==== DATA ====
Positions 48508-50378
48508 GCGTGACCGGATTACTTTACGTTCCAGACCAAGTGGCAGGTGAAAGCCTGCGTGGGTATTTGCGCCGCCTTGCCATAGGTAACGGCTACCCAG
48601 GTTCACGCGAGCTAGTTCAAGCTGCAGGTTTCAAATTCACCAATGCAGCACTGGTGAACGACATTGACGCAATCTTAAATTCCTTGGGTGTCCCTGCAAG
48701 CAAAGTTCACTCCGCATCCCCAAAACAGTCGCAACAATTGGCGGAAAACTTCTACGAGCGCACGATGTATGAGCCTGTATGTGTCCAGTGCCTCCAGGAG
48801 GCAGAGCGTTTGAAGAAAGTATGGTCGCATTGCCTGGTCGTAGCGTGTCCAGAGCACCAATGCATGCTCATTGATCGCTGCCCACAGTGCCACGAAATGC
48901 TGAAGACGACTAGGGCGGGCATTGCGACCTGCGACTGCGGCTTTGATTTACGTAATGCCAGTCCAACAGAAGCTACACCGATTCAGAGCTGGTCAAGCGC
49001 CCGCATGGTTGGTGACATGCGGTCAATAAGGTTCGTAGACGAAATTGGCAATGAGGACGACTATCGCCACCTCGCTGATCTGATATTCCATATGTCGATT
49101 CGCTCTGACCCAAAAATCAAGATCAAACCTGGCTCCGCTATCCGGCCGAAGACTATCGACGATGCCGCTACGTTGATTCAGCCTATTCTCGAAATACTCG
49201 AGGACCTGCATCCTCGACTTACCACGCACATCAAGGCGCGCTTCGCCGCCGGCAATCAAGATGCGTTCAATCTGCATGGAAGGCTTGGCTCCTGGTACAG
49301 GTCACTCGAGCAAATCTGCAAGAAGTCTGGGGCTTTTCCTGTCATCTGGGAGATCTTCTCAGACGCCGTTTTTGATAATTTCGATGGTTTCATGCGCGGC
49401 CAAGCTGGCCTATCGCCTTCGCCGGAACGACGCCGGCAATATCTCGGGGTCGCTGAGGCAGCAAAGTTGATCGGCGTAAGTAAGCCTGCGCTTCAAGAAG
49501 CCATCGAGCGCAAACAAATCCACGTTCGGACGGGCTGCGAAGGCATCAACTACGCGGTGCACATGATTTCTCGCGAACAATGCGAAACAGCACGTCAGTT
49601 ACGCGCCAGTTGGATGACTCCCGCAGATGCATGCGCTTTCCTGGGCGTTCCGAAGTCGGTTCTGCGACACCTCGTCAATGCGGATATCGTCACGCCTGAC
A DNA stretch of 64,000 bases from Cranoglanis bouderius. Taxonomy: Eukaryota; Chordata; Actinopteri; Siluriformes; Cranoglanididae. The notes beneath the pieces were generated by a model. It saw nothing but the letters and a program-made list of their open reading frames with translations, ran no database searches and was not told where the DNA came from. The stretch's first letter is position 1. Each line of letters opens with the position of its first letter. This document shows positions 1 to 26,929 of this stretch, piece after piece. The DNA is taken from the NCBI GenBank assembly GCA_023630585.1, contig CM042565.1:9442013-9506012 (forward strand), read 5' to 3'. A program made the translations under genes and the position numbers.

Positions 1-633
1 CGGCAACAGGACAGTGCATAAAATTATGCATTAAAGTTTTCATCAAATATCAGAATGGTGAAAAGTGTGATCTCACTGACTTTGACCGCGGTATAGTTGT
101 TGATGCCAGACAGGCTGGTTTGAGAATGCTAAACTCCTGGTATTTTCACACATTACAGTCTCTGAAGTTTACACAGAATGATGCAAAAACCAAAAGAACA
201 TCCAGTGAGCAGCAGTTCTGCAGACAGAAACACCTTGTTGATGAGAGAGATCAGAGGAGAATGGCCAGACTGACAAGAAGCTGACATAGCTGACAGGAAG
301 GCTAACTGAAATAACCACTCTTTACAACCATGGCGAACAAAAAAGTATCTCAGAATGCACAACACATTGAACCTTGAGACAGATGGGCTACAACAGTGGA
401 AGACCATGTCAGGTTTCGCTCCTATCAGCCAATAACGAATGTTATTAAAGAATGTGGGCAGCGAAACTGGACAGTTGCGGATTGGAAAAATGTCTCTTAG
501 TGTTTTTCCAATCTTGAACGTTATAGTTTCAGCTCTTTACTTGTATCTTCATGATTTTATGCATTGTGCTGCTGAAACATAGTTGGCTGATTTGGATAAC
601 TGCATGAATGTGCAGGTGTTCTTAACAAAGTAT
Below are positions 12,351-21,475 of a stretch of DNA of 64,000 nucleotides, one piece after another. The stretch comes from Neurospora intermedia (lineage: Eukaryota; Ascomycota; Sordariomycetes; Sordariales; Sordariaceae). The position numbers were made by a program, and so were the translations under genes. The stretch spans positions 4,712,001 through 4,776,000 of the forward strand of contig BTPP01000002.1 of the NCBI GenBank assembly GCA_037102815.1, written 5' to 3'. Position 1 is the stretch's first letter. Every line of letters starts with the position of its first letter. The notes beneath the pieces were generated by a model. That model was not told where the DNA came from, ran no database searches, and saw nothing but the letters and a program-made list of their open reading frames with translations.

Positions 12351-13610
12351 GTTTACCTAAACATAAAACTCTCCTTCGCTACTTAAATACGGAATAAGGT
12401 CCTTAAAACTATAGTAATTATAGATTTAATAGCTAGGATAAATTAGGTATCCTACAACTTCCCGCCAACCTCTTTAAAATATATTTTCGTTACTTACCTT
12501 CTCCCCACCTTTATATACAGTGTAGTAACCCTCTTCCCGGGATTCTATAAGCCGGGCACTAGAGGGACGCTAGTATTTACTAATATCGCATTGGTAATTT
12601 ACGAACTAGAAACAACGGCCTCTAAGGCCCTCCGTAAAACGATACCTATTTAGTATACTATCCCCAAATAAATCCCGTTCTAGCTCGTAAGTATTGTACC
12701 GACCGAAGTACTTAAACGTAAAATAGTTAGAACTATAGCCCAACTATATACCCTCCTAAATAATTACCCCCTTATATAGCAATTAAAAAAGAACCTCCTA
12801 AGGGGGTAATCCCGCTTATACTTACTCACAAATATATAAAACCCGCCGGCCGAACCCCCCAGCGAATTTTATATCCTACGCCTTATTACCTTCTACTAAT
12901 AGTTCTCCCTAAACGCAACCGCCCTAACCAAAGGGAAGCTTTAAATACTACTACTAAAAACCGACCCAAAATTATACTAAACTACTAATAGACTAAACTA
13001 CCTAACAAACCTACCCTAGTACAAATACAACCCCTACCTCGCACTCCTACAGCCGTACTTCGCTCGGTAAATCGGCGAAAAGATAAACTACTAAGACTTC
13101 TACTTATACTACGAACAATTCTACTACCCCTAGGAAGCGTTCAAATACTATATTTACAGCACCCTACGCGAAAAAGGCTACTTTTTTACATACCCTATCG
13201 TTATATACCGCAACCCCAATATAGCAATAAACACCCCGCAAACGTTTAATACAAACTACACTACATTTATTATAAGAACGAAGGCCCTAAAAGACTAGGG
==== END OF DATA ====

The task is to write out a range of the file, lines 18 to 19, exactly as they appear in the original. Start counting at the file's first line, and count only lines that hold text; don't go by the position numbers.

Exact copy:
201 TCCAGTGAGCAGCAGTTCTGCAGACAGAAACACCTTGTTGATGAGAGAGATCAGAGGAGAATGGCCAGACTGACAAGAAGCTGACATAGCTGACAGGAAG
301 GCTAACTGAAATAACCACTCTTTACAACCATGGCGAACAAAAAAGTATCTCAGAATGCACAACACATTGAACCTTGAGACAGATGGGCTACAACAGTGGA